inquiry to the PDIC regarding the payment of their loan but were told that it has no information or
record of the said loan. This made [sic] the plaintiffs in quandary as to where or whom they will pay their
loan, which they intend to pay in full, so as to cancel the annotation of mortgage in their title.

7.0 – It was discovered that the loan papers of the plaintiffs, including the duplicate original of their title,
were in the possession of defendant AFPMBAI. It was unclear though why the said documents including
the title were in the possession of AFPMBAI. These papers should have been in RBST’s possession and
given to PDIC after its closure in the latter’s capacity as receiver.

8.0 – Plaintiffs are now intending to pay in full their real estate loan but could not decide where to pay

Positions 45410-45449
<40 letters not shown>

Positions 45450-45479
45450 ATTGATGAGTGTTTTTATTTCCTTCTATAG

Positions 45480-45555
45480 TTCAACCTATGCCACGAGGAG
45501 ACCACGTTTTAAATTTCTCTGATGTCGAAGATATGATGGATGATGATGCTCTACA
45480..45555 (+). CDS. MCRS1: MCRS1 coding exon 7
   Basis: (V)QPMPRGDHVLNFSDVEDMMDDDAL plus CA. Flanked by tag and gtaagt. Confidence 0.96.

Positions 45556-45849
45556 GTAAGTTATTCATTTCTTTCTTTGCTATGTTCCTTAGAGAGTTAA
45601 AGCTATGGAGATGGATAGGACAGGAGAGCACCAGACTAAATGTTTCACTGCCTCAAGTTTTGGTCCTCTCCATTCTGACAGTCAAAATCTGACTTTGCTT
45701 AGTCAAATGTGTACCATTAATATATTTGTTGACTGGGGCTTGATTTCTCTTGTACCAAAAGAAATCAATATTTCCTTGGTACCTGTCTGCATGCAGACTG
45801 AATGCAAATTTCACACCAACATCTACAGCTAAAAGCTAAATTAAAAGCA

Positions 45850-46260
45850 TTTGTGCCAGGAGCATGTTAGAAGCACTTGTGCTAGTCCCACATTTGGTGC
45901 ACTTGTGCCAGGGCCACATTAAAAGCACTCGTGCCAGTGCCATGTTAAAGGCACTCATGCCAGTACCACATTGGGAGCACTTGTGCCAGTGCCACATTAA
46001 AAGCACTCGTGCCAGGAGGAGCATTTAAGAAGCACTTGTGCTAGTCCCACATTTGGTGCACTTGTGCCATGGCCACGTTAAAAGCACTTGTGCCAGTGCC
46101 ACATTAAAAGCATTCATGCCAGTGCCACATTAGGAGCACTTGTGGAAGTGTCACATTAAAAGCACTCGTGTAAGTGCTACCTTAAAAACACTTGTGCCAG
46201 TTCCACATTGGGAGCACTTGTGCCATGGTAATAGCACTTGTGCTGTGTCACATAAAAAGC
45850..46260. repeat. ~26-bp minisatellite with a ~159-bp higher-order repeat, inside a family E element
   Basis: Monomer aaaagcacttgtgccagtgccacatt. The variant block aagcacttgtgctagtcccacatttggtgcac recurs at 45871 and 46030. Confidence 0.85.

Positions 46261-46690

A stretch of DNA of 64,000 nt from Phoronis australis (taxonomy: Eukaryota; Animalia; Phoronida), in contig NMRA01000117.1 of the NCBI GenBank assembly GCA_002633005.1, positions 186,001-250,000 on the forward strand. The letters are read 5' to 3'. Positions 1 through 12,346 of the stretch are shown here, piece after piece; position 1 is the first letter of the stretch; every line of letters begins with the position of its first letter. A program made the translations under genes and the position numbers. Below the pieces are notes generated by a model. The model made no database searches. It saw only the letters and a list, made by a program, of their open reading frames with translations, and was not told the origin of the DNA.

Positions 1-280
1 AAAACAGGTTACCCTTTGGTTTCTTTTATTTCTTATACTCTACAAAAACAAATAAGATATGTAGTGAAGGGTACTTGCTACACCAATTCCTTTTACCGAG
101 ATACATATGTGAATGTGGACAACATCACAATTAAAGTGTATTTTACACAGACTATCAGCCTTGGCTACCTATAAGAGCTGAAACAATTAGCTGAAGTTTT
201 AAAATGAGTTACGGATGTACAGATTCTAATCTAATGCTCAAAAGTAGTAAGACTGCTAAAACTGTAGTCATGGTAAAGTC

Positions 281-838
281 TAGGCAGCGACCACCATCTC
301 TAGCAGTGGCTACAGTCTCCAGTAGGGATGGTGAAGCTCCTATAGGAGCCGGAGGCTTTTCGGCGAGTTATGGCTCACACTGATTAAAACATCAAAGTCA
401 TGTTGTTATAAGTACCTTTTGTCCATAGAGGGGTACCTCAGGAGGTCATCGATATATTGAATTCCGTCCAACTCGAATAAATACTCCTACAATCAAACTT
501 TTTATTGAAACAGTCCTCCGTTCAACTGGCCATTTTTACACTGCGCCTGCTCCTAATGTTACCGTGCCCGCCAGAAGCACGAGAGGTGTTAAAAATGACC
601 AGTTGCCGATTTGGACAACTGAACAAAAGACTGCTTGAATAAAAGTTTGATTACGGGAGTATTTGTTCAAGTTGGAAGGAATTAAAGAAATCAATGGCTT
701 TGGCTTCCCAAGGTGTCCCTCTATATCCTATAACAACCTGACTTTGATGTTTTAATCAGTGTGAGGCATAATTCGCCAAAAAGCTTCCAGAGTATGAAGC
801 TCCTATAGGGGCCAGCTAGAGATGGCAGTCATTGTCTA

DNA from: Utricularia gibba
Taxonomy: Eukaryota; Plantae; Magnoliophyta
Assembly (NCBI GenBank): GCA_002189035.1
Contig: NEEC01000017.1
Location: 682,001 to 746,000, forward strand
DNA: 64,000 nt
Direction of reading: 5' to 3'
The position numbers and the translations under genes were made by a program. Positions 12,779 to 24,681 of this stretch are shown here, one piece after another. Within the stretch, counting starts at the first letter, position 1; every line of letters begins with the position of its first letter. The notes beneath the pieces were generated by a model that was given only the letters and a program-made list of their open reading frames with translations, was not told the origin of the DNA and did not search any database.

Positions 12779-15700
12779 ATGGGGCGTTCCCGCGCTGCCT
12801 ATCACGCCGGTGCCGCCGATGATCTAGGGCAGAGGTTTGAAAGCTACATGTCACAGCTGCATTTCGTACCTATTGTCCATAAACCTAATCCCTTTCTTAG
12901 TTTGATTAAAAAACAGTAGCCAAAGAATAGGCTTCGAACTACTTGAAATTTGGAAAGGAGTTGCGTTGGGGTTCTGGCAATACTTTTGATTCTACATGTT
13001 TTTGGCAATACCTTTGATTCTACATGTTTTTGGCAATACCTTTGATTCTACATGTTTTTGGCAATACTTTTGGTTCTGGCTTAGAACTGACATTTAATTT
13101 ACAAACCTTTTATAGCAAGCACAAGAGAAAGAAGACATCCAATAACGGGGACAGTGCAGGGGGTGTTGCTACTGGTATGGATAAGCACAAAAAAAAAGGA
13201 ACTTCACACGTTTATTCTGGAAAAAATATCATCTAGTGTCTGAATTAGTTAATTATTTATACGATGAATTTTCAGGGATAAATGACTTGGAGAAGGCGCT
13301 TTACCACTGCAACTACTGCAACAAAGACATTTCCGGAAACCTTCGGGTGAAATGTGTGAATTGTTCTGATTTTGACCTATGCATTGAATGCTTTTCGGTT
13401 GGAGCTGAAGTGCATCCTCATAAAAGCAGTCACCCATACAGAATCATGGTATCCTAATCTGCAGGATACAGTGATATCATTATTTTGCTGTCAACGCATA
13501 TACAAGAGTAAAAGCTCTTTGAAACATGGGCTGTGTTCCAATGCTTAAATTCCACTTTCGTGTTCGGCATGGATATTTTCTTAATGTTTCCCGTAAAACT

the same because of RBST [sic] closure and PDIC’s failure to locate the loan records and title. This court’s
intervention is now needed in order to determine to [sic] where or whom the loan should be paid.

9.0 – Plaintiffs hereby respectfully prays [sic] for this court to allow the deposit of the amount of Php77,
418.00 as full payment of their principal loan, excluding interest, pursuant to the Loan and Mortgage
Agreement on 4 July 1994.⁠3

From the above allegations, it appears that the petitioners’ debt is outstanding; that the Rural Bank’s
receiver, PDIC, informed petitioners that it has no record of their loan even as it took over the affairs of
the Rural Bank, which on record is the petitioners’ creditor as per the July 4, 1994 Loan and Mortgage
Agreement; that one way or another, AFPMBAI came into possession of the loan documents as well as
TCT No. 37017; that petitioners are ready to pay the loan in full; however, under the circumstances, they